Published: 06:00, 07 September 2019
The last dedicated unit for looking after Swale's violent dementia patients is threatened with closure.
The two-ward Frank Lloyd Unit next to Sittingbourne Memorial Hospital has already had its 40 beds stripped to just eight.
Now it is claimed there are plans by NHS Swale Clinical Commissioning Group to shut it completely.
Relatives of patients have been sent letters telling them to find alternative places.
Campaigner Denise Petro, 72, of Kent Avenue, Sittingbourne, said: “This is an absolute disgrace.
"This unit is for people with severe dementia who unfortunately have violent tendencies.
“The CCG in its infinite wisdom has decided there is no longer a need for the care provided by the Frank Lloyd Centre and over the past year has closed one floor reducing the capacity from 40 to eight.
“It is anticipated the centre will be closed by March 2020 as it has been deemed there is no longer a need for personalised dementia care within the area and that local care homes can cope with these violent patients.
“But this is not the case. Frank Lloyd Centre staff have had specific training in dealing with patients like this.
"Not all staff in other homes have received this training.”
She added: “I have been involved with the Frank Lloyd Centre over the years and have seen the type of patient staff have to deal with.
"These patients cannot be integrated into a normal care home. The Frank Lloyd Centre is the last one of its kind in Kent.
"It is criminal the CCG has deemed it OK to close a specialised home and has downgraded it over the past year by not taking any further patients when it is obvious there is a need for specialised patients who are violent.
“How can it be that a specialised home is allowed to close when there are not enough beds to cater for the number of patients?”
She has written to Sittingbourne and Sheppey MP Gordon Henderson asking for help.
A spokesman for NHS Kent and Medway clinical commissioning groups (CCGs) said: “The Frank Lloyd Unit provides care for people from across Kent and Medway with a diagnosis of dementia and complex behavioural needs.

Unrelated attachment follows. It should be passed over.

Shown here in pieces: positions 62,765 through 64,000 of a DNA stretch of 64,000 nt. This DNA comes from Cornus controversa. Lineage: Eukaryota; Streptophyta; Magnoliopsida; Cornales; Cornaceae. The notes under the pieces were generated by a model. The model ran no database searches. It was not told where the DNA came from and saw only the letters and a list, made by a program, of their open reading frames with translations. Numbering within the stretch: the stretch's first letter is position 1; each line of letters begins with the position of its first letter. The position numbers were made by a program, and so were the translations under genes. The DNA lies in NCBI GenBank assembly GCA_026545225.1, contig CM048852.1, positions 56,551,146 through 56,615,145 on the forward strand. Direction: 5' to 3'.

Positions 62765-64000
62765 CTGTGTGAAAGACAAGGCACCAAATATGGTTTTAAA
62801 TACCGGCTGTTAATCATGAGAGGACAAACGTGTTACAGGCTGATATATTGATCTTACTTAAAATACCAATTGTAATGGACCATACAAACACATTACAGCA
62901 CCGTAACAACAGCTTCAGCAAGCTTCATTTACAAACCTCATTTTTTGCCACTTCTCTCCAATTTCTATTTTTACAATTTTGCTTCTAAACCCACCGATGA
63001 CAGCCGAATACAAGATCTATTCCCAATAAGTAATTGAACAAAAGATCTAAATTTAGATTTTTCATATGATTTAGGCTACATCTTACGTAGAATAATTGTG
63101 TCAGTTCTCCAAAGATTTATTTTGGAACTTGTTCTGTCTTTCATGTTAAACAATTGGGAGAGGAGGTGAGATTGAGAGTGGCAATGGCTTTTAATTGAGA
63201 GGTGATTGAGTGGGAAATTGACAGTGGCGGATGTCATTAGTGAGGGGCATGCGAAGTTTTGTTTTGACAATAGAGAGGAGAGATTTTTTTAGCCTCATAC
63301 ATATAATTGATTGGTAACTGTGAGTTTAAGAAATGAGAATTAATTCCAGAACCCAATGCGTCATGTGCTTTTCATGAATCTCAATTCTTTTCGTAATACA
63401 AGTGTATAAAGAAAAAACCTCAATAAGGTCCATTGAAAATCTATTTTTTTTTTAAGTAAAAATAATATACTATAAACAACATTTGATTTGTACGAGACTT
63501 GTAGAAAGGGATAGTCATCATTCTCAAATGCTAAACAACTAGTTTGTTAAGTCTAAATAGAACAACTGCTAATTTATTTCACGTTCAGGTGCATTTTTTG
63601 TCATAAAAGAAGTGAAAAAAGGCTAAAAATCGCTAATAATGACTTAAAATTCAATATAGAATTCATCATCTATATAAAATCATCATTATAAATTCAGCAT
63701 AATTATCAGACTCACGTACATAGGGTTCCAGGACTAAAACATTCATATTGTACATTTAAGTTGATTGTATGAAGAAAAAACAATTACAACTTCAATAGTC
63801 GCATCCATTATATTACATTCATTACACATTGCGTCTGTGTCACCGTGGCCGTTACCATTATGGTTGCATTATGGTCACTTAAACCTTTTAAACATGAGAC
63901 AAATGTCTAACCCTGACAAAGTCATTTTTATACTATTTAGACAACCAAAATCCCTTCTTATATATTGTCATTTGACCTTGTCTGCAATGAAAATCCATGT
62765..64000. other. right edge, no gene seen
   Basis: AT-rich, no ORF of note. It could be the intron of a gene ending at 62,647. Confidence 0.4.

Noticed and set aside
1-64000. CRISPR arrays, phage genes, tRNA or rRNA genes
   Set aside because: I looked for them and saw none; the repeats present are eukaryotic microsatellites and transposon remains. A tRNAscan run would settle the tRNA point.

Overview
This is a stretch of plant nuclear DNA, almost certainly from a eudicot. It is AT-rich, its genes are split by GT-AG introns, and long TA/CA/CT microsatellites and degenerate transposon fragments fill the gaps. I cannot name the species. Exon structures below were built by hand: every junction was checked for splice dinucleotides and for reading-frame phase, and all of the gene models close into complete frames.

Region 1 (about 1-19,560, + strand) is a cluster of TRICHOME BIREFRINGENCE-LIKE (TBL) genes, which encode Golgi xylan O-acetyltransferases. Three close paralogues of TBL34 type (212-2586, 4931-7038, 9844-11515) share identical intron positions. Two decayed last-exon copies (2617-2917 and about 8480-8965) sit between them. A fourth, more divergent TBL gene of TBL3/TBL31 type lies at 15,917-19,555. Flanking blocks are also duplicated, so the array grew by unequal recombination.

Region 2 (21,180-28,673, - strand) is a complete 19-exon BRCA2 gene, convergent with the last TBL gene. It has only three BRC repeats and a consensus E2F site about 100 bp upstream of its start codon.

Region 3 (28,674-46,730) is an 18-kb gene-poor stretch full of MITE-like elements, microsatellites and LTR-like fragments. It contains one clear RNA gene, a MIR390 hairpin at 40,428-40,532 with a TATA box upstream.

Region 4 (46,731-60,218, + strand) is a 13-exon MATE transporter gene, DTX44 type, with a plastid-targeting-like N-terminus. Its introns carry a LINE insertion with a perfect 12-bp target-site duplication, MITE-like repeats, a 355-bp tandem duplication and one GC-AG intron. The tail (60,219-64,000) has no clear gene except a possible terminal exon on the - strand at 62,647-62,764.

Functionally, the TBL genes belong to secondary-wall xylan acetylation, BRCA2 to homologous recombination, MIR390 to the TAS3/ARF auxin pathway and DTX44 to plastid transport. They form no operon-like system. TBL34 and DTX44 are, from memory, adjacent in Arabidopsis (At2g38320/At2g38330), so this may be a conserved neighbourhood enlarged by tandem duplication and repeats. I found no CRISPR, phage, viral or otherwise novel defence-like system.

“As part of its duty to ensure people with these needs receive the best care available, the NHS is undertaking a process of engagement and consultation with the public, patients and their families.
“How can it be that a specialised home is allowed to close when there are not enough beds to cater for the number of patients?” Denise Petro
“This will consider how care can best be delivered for people with dementia and behaviours that challenge, with a focus on providing enhanced support in the community. This is in line with the national strategy for dementia care.”
Thirty-four staff at the unit are formally being consulted about moving to other services.
The Frank Lloyd Unit is a short-stay unit. Once a patient’s needs have stabilised, they are discharged to their usual place of residence such as a care home or their own home.
This means the numbers looked after at the unit, operated by Kent and Medway NHS and Social Partnership Trust (KMPT), can fluctuate. The spokesman said the available funding was not being cut.
Relatives of residents have been sent letters by Naomi Hamilton, head of mental health commissioning at NHS Swale Clinical Commissioning Group. She wrote: “There is an opportunity for the NHS to re-invest funding used for the Frank Lloyd Unit into an enhanced community-based service whether at home, in a care home or nursing home. Therefore, we propose to decommission the remaining beds at the Frank Lloyd unit.”
The first meeting with relatives was on Wednesday.
More by this authorJohn Nurden